Your assailant might use unconventional methods like kicking your groin, biting, hair pulling, etc., when attacking you. To defend and counter, you need to know which fighting style is best in particular scenarios.

Boxing is more efficient in close quarters. When in close contact with your assailant, all you need is one knockout punch to knock out the attacker while you flee to safety. But at the same time, it’s not advised to get too close to a potential attacker as they could be carrying a weapon. With kickboxing, you get a whole range of activities and versatility as you can use your feet, hands, knees, elbows, and other body parts to disarm your opponent. Kickboxing isn’t so efficient in close quarters, but in the open it allows you to keep a distance from the assailant as it takes space to extend your legs in order to throw powerful kicks.

Takeaway: Boxing is more efficient when in close contact with an attacker, while kickboxing is better in the open as it allows you to keep a safe distance.

4. Kickboxing is more efficient against multiple attackers

In boxing, close contact is required to deliver the most powerful punches. Being far away will cause you to lean in, thus making yourself susceptible to counterattacks or in the case of multiple attackers, a total beat down. This fighting style is only limited to the use of hands and the upper body, hence the individual is already limited the number of useful tools.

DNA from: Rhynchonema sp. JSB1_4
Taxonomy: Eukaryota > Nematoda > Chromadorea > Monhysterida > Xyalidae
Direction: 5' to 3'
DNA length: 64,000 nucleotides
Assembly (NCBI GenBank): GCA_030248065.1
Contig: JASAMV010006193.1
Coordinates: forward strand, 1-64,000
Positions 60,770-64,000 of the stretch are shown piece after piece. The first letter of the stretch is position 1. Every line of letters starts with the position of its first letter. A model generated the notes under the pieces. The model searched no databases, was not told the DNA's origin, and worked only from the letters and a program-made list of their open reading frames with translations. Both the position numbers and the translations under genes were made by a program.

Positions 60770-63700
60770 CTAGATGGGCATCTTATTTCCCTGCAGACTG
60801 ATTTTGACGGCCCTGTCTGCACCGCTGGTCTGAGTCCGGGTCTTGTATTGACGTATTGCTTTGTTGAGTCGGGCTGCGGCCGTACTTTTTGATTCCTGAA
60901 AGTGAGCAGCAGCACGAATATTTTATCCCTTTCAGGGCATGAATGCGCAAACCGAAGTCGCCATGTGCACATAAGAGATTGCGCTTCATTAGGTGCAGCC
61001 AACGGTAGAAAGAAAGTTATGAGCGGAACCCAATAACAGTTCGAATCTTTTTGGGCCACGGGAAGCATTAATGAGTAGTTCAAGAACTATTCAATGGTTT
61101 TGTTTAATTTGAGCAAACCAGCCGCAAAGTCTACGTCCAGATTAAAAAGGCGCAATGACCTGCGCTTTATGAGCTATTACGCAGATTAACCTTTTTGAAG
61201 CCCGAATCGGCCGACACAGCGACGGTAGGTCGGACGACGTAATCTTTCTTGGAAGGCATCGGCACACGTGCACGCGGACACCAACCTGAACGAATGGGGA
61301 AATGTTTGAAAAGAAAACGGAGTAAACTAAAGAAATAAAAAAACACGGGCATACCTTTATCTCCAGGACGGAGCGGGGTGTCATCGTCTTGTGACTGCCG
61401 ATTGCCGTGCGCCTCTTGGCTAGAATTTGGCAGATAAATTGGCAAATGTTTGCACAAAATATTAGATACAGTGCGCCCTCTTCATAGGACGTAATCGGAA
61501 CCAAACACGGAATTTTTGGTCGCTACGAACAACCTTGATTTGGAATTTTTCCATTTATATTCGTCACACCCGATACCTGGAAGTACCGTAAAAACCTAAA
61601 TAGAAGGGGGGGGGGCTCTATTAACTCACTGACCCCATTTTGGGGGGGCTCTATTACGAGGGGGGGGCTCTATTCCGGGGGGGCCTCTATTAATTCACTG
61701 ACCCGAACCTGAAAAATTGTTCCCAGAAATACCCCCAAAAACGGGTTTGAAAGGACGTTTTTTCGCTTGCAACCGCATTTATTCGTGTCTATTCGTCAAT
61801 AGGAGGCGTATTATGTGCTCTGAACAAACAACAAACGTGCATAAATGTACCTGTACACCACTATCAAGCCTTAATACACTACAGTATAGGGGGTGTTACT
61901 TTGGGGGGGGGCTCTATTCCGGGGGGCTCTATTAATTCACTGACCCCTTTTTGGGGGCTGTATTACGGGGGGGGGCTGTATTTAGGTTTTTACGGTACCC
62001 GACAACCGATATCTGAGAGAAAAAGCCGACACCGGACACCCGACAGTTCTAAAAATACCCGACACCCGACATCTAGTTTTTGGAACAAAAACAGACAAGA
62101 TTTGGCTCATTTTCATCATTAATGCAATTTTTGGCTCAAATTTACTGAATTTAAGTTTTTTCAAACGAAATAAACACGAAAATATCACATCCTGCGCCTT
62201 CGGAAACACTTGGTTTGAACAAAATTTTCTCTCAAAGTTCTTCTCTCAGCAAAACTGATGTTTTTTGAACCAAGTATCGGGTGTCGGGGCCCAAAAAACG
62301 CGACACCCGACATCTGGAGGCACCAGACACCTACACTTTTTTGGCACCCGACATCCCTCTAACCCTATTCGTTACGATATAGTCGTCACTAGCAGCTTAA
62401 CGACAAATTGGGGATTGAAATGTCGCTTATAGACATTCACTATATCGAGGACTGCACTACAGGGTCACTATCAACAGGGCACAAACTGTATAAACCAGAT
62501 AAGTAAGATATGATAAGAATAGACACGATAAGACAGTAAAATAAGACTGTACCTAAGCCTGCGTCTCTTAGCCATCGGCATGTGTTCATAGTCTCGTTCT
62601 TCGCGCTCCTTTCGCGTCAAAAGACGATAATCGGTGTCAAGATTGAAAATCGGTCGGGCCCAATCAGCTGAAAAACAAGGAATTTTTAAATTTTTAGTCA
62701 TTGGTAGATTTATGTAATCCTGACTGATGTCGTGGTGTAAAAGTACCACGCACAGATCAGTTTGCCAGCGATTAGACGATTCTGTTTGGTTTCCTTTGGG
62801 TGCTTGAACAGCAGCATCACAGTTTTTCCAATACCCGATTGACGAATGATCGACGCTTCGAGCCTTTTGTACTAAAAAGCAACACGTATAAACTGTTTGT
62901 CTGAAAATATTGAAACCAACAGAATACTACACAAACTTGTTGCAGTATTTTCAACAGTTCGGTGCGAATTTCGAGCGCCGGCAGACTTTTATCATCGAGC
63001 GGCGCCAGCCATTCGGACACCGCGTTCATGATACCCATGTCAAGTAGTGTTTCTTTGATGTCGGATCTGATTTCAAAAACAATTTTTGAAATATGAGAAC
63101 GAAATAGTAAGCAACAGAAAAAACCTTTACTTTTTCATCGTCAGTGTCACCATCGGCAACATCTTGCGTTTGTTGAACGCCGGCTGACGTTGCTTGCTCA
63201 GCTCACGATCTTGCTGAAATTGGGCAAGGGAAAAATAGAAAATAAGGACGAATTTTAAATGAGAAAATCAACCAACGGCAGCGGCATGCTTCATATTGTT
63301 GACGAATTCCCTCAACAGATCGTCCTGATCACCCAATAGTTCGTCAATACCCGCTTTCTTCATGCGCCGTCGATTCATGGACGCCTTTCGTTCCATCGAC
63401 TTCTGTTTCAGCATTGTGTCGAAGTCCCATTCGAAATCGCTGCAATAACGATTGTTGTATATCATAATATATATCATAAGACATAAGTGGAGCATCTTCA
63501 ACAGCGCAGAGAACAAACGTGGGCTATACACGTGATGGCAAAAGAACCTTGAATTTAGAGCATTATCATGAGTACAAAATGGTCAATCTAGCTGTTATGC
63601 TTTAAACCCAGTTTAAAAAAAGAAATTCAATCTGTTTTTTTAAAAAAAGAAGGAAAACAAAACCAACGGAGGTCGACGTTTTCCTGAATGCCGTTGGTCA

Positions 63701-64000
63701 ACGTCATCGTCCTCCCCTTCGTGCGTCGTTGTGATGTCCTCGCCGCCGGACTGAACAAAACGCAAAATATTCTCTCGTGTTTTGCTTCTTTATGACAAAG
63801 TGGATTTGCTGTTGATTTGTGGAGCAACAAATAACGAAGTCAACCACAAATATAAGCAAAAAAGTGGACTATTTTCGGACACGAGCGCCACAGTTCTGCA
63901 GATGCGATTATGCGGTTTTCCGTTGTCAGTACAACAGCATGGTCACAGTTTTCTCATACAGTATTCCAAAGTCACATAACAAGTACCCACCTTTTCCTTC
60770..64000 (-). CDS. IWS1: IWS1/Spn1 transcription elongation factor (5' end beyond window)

Boxers are known to deliver powerful punches fast, and hence, it’s quite easier to subdue a single attacker with boxing. When the attackers are in numbers, subduing them with boxing can be more difficult as you are indeed only using two hands as your weapons.

Kickboxing on the other hand offers the individual a greater variety attacks as it involves both the upper and lower body. Defeating multiple attackers is more plausible with kickboxing as you can deliver a powerful punch and a crippling kick simultaneously while maintaining a safe distance to prevent grabbing.

Because of its versatility and range, kickboxing is more efficient against one or multiple attackers. However, skill and experience are important factors required to successfully ward off multiple attackers.

5. Kickboxing is better against armed attackers

Outside the ring, the rules do not apply and your assailant could have a weapon. In such an event which self-defense style should be used? Well, both kickboxing and boxing could work if the attacker possesses a weapon.

In essence, both kickboxing and boxing can be used when there is an introduction of a weapon by an attacker. However,  boxing is the riskier choice as kickboxing initiates a safe distance between you and the attacker.